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Launch pad descriptions
paranoid123
post Dec 14 2006, 06:10 AM
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Does anyone have a link or document that describes launch pad structures? I'm interested and curious about the launch gantry structure, what structures holds up the rocket, and where does the spent exhaust goes during launch.

Thank you.
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jamescanvin
post Dec 14 2006, 08:41 PM
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I suspect the place to ask this would be at nasaspaceflight.com

Each type of rocket is going to have a different pad - your likely to find the most info about the shuttle pads - a quick Google brings up a few interesting hits.

http://science.ksc.nasa.gov/facilities/lc39a.html

http://www-pao.ksc.nasa.gov/kscpao/nasafact/padstoc.htm

I'm woefully unqualified to answer your questions but I can have a quick stab. No structures hold rockets up, if they are strong enough to survive the ascent they can quite happily sit on the ground under there own weight, the gantry is used to service the rocket, not hold it up.

The exhaust go into a flame trench to direct it away from the vehicle at launch.


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GregM
post Dec 15 2006, 04:31 AM
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Jim from NSF.com
post Dec 15 2006, 02:57 PM
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QUOTE (paranoid123 @ Dec 14 2006, 01:10 AM) *
Does anyone have a link or document that describes launch pad structures? I'm interested and curious about the launch gantry structure, what structures holds up the rocket, and where does the spent exhaust goes during launch.

Thank you.


Actually, nothing holds up a rocket. They are all basically self supporting (not going to go into heritage Atlas here). Some even have to be held down during ignition (Atlas, Delta IV and STS). Titan-IV and Delta II are free standing.
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dvandorn
post Dec 15 2006, 05:28 PM
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The only exception that I am aware of in terms of there being any need to "hold up the rocket" was the original Atlas. And even with that vehicle, it was not done by structures at the pad. That original Atlas vehicle was made with a skin milled so thin that the tanks needed to be pressurized, or the whole missile would crumple and "deflate," like a large metal balloon!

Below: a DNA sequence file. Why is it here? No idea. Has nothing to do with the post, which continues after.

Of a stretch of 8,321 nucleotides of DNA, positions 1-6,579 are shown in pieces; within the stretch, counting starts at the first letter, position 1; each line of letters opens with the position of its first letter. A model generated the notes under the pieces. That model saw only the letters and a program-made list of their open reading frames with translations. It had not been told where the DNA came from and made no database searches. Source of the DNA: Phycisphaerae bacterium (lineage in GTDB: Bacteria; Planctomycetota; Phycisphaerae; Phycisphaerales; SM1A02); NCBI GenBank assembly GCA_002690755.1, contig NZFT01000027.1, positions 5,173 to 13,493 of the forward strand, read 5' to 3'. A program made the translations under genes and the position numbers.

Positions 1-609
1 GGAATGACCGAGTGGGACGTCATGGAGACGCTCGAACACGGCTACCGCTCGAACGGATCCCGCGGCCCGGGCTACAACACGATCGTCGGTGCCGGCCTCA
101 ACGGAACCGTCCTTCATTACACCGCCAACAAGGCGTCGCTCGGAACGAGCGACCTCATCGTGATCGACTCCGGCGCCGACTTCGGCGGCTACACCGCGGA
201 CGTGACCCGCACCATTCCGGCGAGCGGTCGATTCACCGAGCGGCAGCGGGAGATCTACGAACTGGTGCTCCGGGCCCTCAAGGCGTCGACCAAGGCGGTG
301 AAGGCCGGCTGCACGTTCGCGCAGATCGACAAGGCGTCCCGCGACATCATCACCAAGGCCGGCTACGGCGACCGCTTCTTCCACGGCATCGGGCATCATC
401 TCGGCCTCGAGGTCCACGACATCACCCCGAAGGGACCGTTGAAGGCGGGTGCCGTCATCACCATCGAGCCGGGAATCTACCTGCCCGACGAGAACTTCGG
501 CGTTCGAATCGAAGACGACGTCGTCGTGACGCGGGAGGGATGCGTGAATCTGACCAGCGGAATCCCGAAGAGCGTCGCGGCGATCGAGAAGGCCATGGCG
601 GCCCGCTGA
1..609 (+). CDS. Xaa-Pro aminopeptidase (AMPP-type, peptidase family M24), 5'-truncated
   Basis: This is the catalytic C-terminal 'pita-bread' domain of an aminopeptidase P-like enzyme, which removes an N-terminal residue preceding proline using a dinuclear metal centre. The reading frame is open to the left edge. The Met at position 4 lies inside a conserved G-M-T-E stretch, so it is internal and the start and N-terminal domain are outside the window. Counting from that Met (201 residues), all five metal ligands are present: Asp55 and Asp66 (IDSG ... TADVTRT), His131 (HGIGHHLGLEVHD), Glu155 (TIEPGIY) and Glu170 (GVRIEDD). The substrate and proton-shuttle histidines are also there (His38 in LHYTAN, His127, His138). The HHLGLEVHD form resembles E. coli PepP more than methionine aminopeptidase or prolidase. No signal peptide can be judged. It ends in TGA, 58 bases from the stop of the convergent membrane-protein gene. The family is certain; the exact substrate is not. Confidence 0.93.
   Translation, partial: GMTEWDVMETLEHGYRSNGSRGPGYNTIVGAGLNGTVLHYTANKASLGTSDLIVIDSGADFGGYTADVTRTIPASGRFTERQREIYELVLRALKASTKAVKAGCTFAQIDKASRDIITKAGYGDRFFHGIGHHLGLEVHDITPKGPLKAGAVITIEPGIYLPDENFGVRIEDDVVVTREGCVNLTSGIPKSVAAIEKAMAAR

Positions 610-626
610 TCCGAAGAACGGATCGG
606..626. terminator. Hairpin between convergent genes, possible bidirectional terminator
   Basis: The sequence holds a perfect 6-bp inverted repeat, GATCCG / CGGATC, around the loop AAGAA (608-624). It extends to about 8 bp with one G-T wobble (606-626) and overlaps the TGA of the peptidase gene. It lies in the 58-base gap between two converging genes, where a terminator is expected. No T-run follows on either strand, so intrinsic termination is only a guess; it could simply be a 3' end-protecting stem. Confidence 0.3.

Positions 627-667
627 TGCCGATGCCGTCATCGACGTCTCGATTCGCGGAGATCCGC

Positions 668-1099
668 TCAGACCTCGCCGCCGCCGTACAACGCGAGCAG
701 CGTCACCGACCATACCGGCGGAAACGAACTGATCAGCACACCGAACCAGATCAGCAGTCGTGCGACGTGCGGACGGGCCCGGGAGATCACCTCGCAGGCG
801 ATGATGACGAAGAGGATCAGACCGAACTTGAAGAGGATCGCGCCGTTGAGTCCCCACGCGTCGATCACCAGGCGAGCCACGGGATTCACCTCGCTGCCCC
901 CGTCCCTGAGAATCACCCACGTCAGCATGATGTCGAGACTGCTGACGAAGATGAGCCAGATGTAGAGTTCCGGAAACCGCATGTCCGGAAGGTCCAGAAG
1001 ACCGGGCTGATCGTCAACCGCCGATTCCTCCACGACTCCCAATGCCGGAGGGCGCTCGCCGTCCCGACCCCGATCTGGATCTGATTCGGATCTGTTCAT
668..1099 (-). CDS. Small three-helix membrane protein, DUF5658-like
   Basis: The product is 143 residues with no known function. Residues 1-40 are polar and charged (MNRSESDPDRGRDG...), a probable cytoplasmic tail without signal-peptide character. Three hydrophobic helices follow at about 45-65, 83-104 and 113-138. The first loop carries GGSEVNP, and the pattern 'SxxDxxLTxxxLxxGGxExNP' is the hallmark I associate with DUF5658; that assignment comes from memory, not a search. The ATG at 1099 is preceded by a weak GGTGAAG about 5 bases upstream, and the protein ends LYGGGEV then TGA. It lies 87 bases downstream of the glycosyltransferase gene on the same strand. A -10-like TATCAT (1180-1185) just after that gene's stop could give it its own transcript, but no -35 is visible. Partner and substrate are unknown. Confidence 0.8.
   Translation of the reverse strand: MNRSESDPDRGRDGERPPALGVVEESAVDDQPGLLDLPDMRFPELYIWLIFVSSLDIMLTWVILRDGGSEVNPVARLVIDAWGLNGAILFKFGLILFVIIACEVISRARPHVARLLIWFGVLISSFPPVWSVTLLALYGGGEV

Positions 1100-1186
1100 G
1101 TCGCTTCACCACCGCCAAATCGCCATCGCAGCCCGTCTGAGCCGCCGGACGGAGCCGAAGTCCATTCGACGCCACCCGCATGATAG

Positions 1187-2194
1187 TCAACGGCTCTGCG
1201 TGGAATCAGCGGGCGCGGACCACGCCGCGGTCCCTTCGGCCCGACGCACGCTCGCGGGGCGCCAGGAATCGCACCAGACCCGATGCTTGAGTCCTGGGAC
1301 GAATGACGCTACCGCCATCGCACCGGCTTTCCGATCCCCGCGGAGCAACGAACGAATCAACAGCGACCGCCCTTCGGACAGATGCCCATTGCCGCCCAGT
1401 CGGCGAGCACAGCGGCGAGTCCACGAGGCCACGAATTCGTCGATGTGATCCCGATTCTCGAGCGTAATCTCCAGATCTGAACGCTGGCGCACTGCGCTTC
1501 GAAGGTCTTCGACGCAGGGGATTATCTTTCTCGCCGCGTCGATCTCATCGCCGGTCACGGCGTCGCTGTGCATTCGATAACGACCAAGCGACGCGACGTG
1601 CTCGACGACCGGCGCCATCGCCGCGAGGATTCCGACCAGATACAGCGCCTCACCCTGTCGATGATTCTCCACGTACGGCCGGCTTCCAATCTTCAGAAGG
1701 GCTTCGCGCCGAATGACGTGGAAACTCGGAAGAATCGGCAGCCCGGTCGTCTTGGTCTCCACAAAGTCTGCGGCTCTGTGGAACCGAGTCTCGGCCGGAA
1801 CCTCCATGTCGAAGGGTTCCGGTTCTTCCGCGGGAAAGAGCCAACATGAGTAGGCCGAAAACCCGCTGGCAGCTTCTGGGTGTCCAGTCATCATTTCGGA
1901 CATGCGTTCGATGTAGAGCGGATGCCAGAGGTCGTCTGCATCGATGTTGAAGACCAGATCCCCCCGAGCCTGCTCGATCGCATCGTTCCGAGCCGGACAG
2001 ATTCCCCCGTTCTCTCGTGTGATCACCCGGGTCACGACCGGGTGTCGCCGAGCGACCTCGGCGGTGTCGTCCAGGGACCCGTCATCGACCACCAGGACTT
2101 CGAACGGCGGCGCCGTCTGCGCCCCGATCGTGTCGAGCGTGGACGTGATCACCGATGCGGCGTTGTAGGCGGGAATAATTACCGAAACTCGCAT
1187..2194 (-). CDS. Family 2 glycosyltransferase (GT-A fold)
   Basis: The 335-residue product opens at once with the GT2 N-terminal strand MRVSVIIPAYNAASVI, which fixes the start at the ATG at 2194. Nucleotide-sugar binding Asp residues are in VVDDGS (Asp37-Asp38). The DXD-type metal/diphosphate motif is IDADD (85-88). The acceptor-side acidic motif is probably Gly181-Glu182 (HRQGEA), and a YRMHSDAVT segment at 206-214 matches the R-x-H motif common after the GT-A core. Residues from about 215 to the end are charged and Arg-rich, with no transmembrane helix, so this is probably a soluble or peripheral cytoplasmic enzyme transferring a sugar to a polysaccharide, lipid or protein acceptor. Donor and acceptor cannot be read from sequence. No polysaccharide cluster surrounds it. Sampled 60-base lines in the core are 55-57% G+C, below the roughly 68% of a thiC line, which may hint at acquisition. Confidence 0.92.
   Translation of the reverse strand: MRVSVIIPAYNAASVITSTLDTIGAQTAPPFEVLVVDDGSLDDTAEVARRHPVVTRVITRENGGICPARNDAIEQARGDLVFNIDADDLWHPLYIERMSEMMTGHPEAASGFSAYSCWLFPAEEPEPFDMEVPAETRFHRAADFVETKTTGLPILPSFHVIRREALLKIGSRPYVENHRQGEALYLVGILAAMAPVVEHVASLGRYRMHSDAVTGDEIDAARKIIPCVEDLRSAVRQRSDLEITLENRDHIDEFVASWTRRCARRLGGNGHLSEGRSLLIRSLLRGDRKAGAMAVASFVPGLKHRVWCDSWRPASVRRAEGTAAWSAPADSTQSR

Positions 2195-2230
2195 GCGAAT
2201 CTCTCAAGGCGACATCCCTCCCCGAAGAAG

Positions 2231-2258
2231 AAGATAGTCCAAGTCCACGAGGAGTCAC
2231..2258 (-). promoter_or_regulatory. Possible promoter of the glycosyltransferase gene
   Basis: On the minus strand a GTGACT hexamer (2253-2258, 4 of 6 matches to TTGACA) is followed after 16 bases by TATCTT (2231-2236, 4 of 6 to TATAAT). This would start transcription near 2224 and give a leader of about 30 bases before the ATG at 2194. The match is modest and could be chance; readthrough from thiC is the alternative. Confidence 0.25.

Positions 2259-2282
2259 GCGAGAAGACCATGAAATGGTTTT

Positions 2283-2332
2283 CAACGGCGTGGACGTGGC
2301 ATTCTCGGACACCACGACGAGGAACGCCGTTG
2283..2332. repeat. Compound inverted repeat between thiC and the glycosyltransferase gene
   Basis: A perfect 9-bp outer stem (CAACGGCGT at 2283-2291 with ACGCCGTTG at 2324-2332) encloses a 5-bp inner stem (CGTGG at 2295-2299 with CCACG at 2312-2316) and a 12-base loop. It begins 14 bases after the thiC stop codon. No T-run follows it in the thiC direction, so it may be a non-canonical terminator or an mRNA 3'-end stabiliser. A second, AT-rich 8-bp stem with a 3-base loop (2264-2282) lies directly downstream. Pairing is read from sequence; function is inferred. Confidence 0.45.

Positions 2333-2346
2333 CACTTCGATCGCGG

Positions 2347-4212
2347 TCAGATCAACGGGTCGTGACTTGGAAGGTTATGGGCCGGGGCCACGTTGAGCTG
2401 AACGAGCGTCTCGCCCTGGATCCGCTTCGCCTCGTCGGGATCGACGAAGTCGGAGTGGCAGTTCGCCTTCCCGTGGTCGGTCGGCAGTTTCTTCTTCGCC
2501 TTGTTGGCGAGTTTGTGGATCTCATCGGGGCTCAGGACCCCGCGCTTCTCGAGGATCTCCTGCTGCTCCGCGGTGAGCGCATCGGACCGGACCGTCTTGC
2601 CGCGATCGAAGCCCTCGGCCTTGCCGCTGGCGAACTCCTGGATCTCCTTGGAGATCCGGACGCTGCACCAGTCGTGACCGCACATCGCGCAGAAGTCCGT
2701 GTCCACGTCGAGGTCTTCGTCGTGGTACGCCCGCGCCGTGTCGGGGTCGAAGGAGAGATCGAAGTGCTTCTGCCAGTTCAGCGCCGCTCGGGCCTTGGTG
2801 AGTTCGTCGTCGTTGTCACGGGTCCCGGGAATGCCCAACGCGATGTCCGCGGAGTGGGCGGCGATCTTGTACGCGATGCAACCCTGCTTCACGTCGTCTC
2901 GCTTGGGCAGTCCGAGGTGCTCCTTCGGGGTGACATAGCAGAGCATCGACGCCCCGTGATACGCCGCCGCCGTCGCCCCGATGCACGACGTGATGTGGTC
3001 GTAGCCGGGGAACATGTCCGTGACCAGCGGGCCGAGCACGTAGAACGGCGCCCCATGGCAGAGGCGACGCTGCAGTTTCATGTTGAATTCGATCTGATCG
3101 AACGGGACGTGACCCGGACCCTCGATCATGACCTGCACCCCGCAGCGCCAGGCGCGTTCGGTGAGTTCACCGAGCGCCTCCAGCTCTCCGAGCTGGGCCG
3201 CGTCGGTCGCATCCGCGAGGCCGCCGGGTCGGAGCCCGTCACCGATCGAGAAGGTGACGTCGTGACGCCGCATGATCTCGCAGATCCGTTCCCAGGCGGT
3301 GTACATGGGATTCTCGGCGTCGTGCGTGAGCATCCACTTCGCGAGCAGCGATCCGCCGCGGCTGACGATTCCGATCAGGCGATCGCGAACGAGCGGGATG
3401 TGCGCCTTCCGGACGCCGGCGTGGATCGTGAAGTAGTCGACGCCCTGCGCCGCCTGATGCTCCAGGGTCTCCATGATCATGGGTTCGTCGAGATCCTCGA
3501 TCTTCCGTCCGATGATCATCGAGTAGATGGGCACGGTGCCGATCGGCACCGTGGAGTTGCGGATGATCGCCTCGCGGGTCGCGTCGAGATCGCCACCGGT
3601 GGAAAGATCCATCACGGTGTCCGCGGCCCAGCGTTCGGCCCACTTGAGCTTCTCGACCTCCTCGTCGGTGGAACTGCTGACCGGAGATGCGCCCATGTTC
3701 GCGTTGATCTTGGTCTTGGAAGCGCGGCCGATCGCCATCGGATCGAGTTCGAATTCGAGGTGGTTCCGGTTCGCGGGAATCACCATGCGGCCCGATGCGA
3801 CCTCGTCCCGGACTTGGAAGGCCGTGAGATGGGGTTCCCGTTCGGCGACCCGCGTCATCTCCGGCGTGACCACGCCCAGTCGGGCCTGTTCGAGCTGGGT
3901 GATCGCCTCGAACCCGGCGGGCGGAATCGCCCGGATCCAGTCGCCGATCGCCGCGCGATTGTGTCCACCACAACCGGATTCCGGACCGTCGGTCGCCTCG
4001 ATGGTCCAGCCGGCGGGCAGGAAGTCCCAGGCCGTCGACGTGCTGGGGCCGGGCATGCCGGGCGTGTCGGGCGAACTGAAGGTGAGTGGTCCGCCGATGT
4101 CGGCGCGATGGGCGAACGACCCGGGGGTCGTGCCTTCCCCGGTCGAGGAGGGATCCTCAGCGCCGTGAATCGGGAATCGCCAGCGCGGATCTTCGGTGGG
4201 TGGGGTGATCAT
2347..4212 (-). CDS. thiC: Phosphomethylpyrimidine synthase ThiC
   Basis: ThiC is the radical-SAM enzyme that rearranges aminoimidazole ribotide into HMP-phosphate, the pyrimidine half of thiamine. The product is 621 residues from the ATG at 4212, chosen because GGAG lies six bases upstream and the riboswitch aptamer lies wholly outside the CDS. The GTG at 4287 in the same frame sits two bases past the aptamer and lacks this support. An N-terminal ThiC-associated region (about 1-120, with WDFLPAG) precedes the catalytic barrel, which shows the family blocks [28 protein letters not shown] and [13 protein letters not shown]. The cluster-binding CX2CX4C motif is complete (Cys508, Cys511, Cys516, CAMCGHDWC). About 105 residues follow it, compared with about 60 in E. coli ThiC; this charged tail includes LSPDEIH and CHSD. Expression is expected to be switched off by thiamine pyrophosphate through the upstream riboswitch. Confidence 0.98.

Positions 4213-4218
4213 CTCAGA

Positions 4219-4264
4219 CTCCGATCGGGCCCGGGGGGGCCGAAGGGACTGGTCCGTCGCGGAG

So, for those early Atlas vehicles, when not filled with pressurized fuel, they were filled with pressurized air, which held the rocket up.

Now, on the other hand, you can argue the position that bolting a rocket down at the base "holds it up" since without such a connection at the base, many rockets would fall over sideways, especially under any kind of wind pressure. Most rockets are attached to their pad structures with explosive bolts (the entire weight of the STS vehicle on the pad, for example, passes through the SRB engine nozzle assemblies, which are attached to the pad with explosive bolts). Some, like the Saturn V, have (or had) hold-down arms which keep the vehicle firmly attached to the pad until all engines are up to full thrust and all other indications are clear for release.

The most fascinating pad-release mechanism I ever heard of was for the Saturn V. After the explosive bolts were blown and after the hold-down arms released the vehicle, the Saturn V still had one more process to go through. Huge soft-iron rivet-head bolts were attached to the rocket and through slots in the launcher which were smaller than the bolt heads. As the vehicle lifted off, these bolts were pulled through the slots and the soft iron was literally pulled through the slots, deforming like thick taffy as they pulled through. This attenuated vibrational shocks and especially any tendency for the rocket to lift off in very short, rhythmic "spurts" which could shake the whole stack dangerously. So, the final contact between a Saturn V and the ground was four huge soft-iron bolts that were forced to extrude through slots in the launcher. Fascinating stuff!

-the other Doug


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“The trouble ain't that there is too many fools, but that the lightning ain't distributed right.” -Mark Twain
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Guest_MarkG_*
post Jan 7 2007, 11:43 PM
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'Umbilical Systems: V-2 to Saturn V' might have some of the information you're looking for. It includes diagrams of a lot of the launch-pad systems for different rockets up to the Saturns.

http://www-lib.ksc.nasa.gov/lib/Archives/umbilical.pdf

I know I have some other documents with that kind of information, but with multiple gigabytes to search through, most with non-descriptive filenames from the NTRS server they'd take a while to track down smile.gif.
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